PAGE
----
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Movie Review: Juno

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Most people label Juno as cute, which makes it sound like a chick flick. In reality, I found it to have a focused, well-written story with great dialogue and a rocking score by The Moldy Peaches. Suicide Girl-like screenwriter Diablo Cody effortlessly writes a story with real people and real situations.

Juno revolves around a 16-year-old-girl also named Juno (Ellen Page) who sleeps with her dorky best friend Paulie Bleeker (Michael Cera) one night and immediately breaks off their friendship. The moment is forgotten until a couple of months later when she discovers she’s pregnant. She considers getting an abortion but settles on adoption. The aspiring parents, Vanessa (Jennifer Garner) and Mark (Jason Bateman) Loring, have been unsuccessful at having a child of their own. Juno becomes attached to the adults who seem to represent her idea of perfect love and marriage. Meanwhile Paulie approaches Juno wanting to restart their abortive love affair. Juno cruelly rebuffs him. Though it’s obvious that she’s falling for him, it takes nine months to realize what that experience really meant.

Any guys reading this are probably going "hmmm…" This isn’t a Lifetime Movie of the Week. Be brave. Only one scene will make males cringe and all the females giggle. Just so we can move on, I’ll spoil it now. It involves cross-country runners and their short shorts. Okay, dudes? Really, everybody will like Juno because it’s not the usual 'redneck with a bastard child' story. I firmly believe the actual number of poor teenage runaways with abusive boyfriends is rarer than friends who fall in love. Boy or girl, everybody can relate to Juno because it doesn’t shove its lovers through a meat grinder of heartbreaks.

The characters don’t fit any one high school movie stereotype. Like real people they have many sides to their personalities. Juno is very complicated. She’s artistic but pursues some un-punk hobbies like going to the mall with her cheerleader friend, Leah.  A smart and plain-dressed bird, she is troubled enough that Paulie’s mom warns him away from her.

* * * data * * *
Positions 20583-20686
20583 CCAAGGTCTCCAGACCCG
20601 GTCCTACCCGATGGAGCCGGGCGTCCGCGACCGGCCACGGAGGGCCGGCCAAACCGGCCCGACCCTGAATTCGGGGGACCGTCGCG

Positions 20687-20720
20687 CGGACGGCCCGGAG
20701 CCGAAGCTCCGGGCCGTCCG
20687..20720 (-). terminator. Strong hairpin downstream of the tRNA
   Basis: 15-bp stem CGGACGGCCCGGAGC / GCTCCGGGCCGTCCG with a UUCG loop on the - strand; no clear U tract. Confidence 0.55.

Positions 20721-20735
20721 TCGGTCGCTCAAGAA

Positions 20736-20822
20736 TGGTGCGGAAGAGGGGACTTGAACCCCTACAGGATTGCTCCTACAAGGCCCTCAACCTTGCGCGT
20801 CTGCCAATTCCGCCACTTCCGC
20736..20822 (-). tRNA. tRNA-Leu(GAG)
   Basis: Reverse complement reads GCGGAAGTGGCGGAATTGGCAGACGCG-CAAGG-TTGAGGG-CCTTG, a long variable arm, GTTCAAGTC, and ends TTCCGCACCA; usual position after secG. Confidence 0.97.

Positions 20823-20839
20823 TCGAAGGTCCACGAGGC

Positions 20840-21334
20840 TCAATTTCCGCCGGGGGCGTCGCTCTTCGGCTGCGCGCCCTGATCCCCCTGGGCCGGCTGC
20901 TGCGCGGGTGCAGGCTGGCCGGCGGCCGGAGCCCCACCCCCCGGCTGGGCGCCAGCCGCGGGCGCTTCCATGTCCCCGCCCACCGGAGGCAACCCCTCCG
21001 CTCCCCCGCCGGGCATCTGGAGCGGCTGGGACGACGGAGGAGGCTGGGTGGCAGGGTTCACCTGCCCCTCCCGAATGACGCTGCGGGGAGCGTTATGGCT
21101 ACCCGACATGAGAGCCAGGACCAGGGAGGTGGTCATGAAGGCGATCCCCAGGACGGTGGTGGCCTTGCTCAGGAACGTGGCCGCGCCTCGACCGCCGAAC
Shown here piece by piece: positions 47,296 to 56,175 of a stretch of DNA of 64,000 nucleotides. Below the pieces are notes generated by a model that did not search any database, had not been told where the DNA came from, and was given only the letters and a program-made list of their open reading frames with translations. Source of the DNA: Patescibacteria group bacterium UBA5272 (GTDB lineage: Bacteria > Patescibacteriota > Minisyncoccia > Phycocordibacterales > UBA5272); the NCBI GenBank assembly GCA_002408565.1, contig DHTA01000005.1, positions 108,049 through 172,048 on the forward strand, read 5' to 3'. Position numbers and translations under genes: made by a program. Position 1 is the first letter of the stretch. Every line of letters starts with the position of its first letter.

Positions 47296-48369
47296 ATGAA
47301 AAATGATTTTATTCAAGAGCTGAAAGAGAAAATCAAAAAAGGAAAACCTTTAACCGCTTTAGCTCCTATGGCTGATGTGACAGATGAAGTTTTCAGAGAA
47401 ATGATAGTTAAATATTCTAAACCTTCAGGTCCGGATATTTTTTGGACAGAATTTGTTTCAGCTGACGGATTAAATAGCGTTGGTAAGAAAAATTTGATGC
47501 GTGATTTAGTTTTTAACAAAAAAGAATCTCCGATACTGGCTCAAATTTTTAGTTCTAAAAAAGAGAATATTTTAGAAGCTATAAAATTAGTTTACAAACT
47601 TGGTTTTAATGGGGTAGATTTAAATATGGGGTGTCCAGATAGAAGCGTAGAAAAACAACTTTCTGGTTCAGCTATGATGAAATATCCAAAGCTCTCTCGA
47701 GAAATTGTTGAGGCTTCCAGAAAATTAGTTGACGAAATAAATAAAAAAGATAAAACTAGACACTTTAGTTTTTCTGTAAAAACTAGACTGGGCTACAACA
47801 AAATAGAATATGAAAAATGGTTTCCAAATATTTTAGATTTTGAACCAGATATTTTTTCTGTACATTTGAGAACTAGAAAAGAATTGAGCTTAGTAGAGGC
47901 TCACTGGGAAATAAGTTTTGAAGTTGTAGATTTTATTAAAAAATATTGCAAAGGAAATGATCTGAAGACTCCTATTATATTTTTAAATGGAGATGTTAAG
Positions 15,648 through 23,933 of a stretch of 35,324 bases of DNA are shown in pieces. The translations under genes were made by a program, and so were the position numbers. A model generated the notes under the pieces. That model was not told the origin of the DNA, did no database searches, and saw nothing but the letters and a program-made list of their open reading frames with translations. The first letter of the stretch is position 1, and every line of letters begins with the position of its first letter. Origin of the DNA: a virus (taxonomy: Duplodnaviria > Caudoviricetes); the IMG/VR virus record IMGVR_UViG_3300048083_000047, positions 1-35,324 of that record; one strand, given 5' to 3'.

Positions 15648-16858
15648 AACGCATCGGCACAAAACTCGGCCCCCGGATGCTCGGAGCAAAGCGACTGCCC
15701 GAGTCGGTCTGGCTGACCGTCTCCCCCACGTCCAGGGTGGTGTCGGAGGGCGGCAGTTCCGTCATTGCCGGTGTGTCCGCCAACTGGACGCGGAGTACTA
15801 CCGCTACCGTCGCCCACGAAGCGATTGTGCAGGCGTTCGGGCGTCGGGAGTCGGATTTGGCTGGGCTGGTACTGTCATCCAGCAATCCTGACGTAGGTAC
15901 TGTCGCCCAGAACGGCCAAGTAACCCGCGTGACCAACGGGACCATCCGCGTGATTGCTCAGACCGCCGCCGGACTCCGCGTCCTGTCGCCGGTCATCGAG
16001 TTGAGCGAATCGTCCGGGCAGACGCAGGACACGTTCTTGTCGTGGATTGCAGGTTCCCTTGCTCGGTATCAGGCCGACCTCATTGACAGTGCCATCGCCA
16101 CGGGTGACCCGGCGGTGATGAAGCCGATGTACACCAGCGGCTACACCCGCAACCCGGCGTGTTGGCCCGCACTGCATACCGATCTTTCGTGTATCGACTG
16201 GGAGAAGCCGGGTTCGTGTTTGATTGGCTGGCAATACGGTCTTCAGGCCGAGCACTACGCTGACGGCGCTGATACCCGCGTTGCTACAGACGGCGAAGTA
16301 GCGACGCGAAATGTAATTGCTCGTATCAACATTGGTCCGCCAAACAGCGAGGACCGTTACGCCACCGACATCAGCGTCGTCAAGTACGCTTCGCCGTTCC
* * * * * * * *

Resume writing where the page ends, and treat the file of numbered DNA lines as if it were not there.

Because she’s so confused, Juno is the perfect person to show how teens assume they know everything. She schools the older Mark Loring on his classic music and movie collection. It’s likely she saw a top ten list and is repeating what she read verbatim. More importantly, Juno doesn’t understand relationships. She picks Mark and Vanessa as adoptive parents because their love seems real at first. However she learns that marriages have cracks. That’s something she’s going to have to apply to her relationship with Paulie.

Besides the plot, I gotta spend more than a sentence describing the score for Juno. You are a smart man, Jason Reitman, for listening to Ellen Page and using the music of The Moldy Peaches and Kimya Dawson. The folksy guitar gives the story a Midwestern feel. The Peaches have been around for awhile but Dawson’s voice sounds youthful. It speaks Juno’s language. It’s crazy but the main track, “Anyone Else but You,” has already been used for the Murderball soundtrack and get this, a FIFA World Cup 2006 ad. Few besides Quentin Tarantino can take already released songs and identify them forever with their movie. No one’s going to hear this music and imagine soccer legend Zinedine Zidane headbutting some guy now.

The tunes make cool themes for Juno and Paulie. The duet “Anyone Else but You” represents Juno and Paulie’s love. It plays when Juno and Paulie make love during the intro and after they’ve made up at the end. “Tire Swing,” a song about being different than your lover, is Juno’s theme. This track is awesome for giving away Juno’s mood whenever it’s heard. Initially, it’s as a song of regret about getting pregnant. While she’s having the baby, it’s a song of hope.

Can I say anything bad about this movie? If I must knock Juno it’s that I didn’t agree with Juno’s final decision. I had to think about it a little too long before it clicked. Also, I needed more scenes with Michael Cera. Since Superbad, he’s every skinny guy’s hero. It’s really hard to run out of reasons to go see this movie. Diablo Cody wrote a tight script that doesn’t sidetrack into unnecessary scenes. The dialogue is hilarious, especially Juno’s. It’s bookish enough and right for a smart young girl. Juno’s a good story about growing up and learning no one’s life is perfect. Juno stops thinking too much about her mistakes and trust her feelings.

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